Businesses can claim up to nine locations using this process. Those with between 10 and 100 locations, such as a retail chain, must use a separate claim form.

Foursquare offers several benefits to businesses that claim their listing. They can:

  • Edit listing details, such as the business name, address, and hours of operation;
  • Create special offers;
  • Post tips for customers;
  • Run ads to promote the business.

Another reason to use Foursquare is that other sites — such as Pinterest, Vine, Evernote, Path, Flickr, and Serious Eats — rely on Foursquare’s Venue API to integrate and populate location data.

Consumers can search for a business on a variety of criteria that includes top picks, places nearby, and business categories, such as food, nightlife, fun, and shopping. They can also rate a company based on their experience with it, leave tips, which others can view, and see which of their friends on Swarm have visited.

To promote the use of Foursquare, businesses can complete a form, found here, to request a window cling to hang at the entrance.


Swarm facilitates the use of check-ins. It also retains many of the gaming features popularized by Foursquare, such as mayorships and badges (now called “stickers”).

Swarm allows users to check-in to businesses.

Swarm allows users to check-in to businesses.

Anyone using Swarm can see your company name and address. To view tips, photos, location information, and other details, a user can tap to see your full listing in Foursquare. Other nearby businesses will also appear.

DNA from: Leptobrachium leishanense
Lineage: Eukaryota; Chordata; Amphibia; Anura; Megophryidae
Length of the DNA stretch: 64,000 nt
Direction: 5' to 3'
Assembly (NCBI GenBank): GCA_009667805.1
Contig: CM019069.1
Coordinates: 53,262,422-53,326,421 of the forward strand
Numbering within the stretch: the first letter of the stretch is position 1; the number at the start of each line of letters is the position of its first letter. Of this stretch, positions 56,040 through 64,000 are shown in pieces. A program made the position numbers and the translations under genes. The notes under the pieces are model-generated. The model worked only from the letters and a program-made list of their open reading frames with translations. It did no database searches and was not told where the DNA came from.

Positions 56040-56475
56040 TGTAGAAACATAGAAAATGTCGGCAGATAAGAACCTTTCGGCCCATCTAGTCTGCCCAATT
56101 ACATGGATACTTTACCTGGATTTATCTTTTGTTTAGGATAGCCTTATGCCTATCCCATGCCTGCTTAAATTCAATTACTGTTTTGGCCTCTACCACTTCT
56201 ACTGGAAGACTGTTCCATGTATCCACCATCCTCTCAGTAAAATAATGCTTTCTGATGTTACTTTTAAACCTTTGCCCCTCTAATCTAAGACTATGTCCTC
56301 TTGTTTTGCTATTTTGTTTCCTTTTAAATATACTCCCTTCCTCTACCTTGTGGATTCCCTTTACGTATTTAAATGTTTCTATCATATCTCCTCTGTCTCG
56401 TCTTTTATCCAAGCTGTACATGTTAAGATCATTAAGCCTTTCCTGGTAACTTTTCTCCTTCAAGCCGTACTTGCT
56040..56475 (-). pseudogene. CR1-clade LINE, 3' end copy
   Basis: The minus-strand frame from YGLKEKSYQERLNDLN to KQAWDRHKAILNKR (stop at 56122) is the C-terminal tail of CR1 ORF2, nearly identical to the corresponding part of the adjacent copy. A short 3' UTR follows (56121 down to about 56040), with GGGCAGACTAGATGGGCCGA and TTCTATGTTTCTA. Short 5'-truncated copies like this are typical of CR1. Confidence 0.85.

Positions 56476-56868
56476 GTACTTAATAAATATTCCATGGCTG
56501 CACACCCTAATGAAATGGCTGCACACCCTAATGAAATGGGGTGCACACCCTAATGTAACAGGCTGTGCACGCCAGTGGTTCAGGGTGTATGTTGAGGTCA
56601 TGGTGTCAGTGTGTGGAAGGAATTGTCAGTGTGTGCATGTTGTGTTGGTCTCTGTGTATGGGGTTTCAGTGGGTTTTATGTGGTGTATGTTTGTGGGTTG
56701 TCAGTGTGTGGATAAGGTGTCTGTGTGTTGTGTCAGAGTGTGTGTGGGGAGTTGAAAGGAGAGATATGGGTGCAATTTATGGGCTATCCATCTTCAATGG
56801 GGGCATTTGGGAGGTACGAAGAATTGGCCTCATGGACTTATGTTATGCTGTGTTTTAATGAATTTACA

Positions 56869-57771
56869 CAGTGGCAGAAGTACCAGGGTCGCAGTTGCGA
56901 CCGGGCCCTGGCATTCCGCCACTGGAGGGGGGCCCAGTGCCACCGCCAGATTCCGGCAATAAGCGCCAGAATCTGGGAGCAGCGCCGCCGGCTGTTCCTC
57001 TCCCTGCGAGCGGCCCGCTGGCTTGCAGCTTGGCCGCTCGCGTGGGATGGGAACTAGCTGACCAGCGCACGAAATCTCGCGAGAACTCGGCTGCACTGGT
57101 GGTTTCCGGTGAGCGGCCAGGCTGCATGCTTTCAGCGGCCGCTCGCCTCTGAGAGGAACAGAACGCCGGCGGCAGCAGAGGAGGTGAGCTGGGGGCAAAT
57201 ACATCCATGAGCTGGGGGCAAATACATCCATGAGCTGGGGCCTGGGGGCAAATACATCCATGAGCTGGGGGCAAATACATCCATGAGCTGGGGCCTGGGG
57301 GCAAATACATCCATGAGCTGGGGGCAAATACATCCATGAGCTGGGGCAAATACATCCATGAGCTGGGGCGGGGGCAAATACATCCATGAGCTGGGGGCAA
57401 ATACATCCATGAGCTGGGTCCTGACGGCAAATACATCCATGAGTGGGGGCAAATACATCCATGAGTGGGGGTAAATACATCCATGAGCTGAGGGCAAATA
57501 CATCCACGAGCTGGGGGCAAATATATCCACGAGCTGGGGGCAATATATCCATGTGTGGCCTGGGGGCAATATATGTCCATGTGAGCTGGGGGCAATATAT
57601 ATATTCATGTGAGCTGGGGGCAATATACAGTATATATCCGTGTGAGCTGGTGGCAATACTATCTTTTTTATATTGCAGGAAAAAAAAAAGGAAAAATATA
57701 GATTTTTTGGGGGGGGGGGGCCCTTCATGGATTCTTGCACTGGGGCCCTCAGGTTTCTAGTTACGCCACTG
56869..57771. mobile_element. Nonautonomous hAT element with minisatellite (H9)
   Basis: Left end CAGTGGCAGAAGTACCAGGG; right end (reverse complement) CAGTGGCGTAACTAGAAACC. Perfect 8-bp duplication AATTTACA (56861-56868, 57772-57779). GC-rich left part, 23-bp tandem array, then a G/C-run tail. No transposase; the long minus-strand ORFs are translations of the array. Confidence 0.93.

Swarm integrates with Foursquare.

Swarm integrates with Foursquare.

No additional steps are required to use Swarm due to its integration with Foursquare. Other benefits from the integration include:

  • Check-ins from Swarm count towards the total visits shown on your Foursquare listing;
  • Any time you update information on Foursquare, it auto-populates on Swarm as well;
  • When users upload photos to Swarm, the photos appear on the Foursquare listing;
  • If users check-in to your business through Swarm and you are running a special offer, they are given the option to view it in Foursquare;
  • You can see who has checked-in to your place of business via your Foursquare profile.


If you already use services like Yelp, TripAdvisor, and Google My Business, it makes sense to add Foursquare to the mix since it serves a similar function.

It costs $20.00 to use the expedited verification option. But that is a small investment and can be quickly recouped through the additional traffic that use of Foursquare — coupled with Swarm — could bring.

Also, while checking-in to a business is not as popular as it once was, there is no reason not to encourage the activity. It is a tacit form of endorsement and, due to the individual’s influence, could be the catalyst that brings in traffic from her friends. At the very least, it is a cost-free way to build brand awareness among local consumers.

Paul Chaney
Paul Chaney
Bio   •   RSS Feed